ITV has commissioned an AIM-listed media company to produce its Saturday morning music television slot. DCD Media has won the commission from the broadcaster to make the programme that will replace the long-running CD:UK. The news will be unveiled today and is expected to boost shares in the AIM group.
Done and Dusted, the company's music production unit, secured the contract after fending off competition from six other UK rivals. DCD, which is chaired by David Elstein, the former head of Channel 5, bought the business in February. In the past it has filmed rock concerts by the likes of Robbie Williams, Madonna, Britney Spears and Norah Jones.
The win is a significant endorsement of Done and Dusted, which will produce 15 one-hour shows for ITV. If the yet-to-be-named format proves successful, it could run for many years. The deal should be good for DCD earnings as each show is forecast to be profitable. It should also raise the media company's profile.
Optimisa on the up
Investors looking for a profitable, dividend-paying and fast-growing company should take a peek at Optimisa. Its chairman, Ron Littleboy, a former Nomura banker, has steadily built up the company. He has taken it from cash shell to an £8m cash-generative marketing services house via a series of acquisitions and is believed to be working on further purchases. Last week came news that Optimisa had raised just under £1m from a placing at 900p, which only enhances its ability to do deals.
At present, the group, where financier Vincent Tchenguiz has a 6 per cent stake, runs two consulting-based marketing services businesses, both of which boast a series of blue-chip clients such as Barclays, BT, Eli Lilly and Nokia. For the year to the end of December 2005, Optimisa registered earnings per share (EPS) of 61p and paid a final dividend of 15p a share. In 2006, EPS should rise to about 90p and shareholders can also expect a chunky dividend rise.
This forecast leaves the group trading about 10.5 times forward earnings, a hefty discount to listed rivals like Cello and Creston.
A move from the lightly regulated Ofex exchange to AIM looks to be on the cards at Wren Homes. The management of the retirement homes builder is believed to be considering making the switch some time in the summer or autumn. Wren, which started trading in 1996, operates around the M25 corridor in the south and is working on 15 developments. It recently appointed JM Finn as its broker and is likely to raise fresh cash on its promotion.
Coming to AIM ahead of Wren Homes is Mariana Resources. The group has raised £3.6m from the sale of 18.1 million new shares at 20p and hopes to list on Friday. Since 2004, Mariana has been focused on select gold projects in Ecuador, Chile and Argentina. The cash raised will be used to fund the group's drilling programme, which tries to target high-grade, high-value and low-cost mining.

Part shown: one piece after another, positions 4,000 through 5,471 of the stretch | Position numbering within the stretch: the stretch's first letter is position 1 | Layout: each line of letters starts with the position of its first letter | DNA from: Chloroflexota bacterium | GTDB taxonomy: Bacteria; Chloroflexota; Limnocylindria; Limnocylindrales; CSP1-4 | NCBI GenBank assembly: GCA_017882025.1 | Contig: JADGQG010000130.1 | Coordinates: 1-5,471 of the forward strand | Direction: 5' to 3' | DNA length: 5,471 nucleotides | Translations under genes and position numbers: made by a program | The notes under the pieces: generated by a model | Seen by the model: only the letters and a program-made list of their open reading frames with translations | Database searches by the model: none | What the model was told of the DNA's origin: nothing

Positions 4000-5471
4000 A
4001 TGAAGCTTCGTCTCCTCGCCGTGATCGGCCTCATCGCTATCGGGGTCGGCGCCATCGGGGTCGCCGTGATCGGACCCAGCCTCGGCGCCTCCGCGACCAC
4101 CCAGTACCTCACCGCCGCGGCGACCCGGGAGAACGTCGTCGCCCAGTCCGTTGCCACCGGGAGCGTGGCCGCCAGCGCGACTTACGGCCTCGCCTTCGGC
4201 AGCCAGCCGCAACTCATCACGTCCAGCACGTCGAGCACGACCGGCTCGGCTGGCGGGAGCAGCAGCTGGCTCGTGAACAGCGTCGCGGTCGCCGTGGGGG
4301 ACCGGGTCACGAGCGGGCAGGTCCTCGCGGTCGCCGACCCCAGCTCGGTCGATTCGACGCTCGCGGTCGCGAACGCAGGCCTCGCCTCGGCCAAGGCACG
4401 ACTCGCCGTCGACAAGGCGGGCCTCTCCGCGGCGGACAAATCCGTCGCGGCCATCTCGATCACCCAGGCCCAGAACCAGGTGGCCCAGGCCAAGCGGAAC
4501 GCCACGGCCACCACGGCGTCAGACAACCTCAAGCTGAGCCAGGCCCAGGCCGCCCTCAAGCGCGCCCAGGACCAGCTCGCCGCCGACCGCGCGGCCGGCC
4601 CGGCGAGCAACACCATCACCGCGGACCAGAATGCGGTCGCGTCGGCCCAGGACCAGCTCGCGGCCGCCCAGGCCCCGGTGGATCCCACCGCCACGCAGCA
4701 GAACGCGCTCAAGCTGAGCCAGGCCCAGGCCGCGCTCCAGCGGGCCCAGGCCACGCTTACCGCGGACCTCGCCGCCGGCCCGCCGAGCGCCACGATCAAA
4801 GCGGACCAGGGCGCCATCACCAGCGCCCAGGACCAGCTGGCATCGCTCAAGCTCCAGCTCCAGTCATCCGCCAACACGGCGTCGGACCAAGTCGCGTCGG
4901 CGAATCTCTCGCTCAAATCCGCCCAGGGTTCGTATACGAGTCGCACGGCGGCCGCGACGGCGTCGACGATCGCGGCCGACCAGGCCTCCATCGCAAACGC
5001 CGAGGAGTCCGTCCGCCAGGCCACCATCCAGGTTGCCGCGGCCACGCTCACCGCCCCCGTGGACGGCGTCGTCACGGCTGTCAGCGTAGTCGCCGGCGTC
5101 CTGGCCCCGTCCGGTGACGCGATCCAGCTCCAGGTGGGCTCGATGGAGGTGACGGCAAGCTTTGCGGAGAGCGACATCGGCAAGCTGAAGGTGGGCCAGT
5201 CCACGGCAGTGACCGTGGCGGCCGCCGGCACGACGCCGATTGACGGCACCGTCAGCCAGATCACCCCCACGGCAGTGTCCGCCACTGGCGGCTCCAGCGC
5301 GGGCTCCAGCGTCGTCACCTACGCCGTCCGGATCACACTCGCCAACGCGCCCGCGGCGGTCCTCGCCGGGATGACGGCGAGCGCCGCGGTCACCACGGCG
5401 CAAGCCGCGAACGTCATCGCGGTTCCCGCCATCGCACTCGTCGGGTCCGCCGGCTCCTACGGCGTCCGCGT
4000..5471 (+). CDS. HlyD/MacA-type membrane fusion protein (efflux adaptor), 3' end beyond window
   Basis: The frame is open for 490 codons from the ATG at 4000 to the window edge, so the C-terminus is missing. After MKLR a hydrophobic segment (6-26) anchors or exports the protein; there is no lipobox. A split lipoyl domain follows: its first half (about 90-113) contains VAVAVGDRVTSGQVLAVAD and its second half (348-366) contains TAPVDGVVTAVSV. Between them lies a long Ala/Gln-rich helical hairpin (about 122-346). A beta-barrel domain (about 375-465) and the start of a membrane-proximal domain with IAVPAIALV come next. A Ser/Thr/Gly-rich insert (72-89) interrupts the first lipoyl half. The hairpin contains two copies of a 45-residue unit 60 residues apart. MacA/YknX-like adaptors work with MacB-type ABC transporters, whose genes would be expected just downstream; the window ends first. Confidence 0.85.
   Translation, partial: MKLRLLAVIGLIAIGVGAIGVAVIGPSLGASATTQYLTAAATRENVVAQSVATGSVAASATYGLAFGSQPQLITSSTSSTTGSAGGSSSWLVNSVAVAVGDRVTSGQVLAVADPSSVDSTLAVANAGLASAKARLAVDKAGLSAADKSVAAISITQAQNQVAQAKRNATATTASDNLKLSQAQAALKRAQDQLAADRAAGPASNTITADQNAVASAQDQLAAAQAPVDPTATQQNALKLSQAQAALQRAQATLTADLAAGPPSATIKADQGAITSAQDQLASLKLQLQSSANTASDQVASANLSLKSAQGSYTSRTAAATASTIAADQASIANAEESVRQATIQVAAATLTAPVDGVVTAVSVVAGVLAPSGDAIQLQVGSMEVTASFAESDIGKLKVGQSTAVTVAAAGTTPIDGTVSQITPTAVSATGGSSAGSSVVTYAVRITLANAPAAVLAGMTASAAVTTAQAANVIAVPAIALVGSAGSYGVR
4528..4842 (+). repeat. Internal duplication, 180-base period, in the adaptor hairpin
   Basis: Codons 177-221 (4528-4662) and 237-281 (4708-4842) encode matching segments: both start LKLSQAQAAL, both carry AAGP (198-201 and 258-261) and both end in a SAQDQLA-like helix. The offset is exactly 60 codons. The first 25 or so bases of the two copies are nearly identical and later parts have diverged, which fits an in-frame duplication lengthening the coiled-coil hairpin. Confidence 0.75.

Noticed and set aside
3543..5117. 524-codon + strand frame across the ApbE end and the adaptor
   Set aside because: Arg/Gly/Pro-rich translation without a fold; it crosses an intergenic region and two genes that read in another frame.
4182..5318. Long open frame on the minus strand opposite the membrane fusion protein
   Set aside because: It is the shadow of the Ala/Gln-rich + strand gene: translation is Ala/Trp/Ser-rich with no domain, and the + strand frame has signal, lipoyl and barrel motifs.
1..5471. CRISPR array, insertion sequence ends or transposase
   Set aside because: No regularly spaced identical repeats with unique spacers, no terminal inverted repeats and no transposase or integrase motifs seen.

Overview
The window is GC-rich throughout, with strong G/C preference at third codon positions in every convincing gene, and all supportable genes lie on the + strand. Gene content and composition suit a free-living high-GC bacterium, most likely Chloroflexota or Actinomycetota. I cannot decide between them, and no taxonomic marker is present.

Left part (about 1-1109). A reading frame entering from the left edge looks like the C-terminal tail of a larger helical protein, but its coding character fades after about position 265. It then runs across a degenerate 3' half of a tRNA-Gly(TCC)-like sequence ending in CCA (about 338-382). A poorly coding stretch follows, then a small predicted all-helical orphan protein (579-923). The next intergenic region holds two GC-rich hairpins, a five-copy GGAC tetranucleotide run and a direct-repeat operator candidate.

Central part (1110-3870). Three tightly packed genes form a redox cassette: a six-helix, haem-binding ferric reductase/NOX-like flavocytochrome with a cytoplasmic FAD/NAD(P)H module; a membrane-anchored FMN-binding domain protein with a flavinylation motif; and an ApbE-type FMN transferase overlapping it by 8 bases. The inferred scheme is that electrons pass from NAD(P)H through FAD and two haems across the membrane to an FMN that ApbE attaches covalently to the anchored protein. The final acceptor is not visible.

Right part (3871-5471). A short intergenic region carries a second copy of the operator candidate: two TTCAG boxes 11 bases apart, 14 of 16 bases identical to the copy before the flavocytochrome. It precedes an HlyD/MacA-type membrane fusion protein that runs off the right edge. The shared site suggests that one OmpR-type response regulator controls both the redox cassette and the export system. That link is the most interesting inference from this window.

Developers await EU decision
For investors in the half dozen or so AIM companies set up specifically to cash in on Bulgaria's remarkably low property prices, tomorrow is an important day. The European Commission will announce whether the Balkan country will join the EU in January 2007 or in 2008, although there is an outside chance that a decision will be delayed until the autumn to give Bulgaria more time to push ahead with judicial reforms.
Over the past 18 months, companies such as Orchid Developments, Black Sea Property, Bulgarian Property Development, Lewis Charles Sofia Property Fund and Bulgarian Land Development have raised a collective £180m by listing on London's junior stock market, spending the cash on a mixture of commercial, tourist and residential property assets.
Once Bulgaria joins the EU it is expected to receive billions of pounds in grants and aid from the community which should give the economy and local asset prices, already enjoying stellar growth, an added boost. Property in the capital, Sofia, sells at about £70 to £85 per square metre, compared with £1,000 per square metre in some parts of London.
That's the plus side. On the down side, the Balkan country has yet to convince the EU that its socialist-led government has made enough progress in reforming the judiciary and stamping out corruption. Commission members have often criticised the lack of action on this front. And they have a point. Underworld gangs comprised of communist-era secret service operatives are believed to control large parts of the economy, as do some members of parliament and government.
And they may well defend their own interests with impunity. Question marks remain about 150 unsolved contract killings, including the shooting of several top businessmen, since 2001. However, many people argue that Bulgaria is no more corrupt than Italy was at the height of its post-war fight against the Mafia. Rightly, the Commission has so far taken the view that matters will only get worse if Bulgaria is left out of the fold.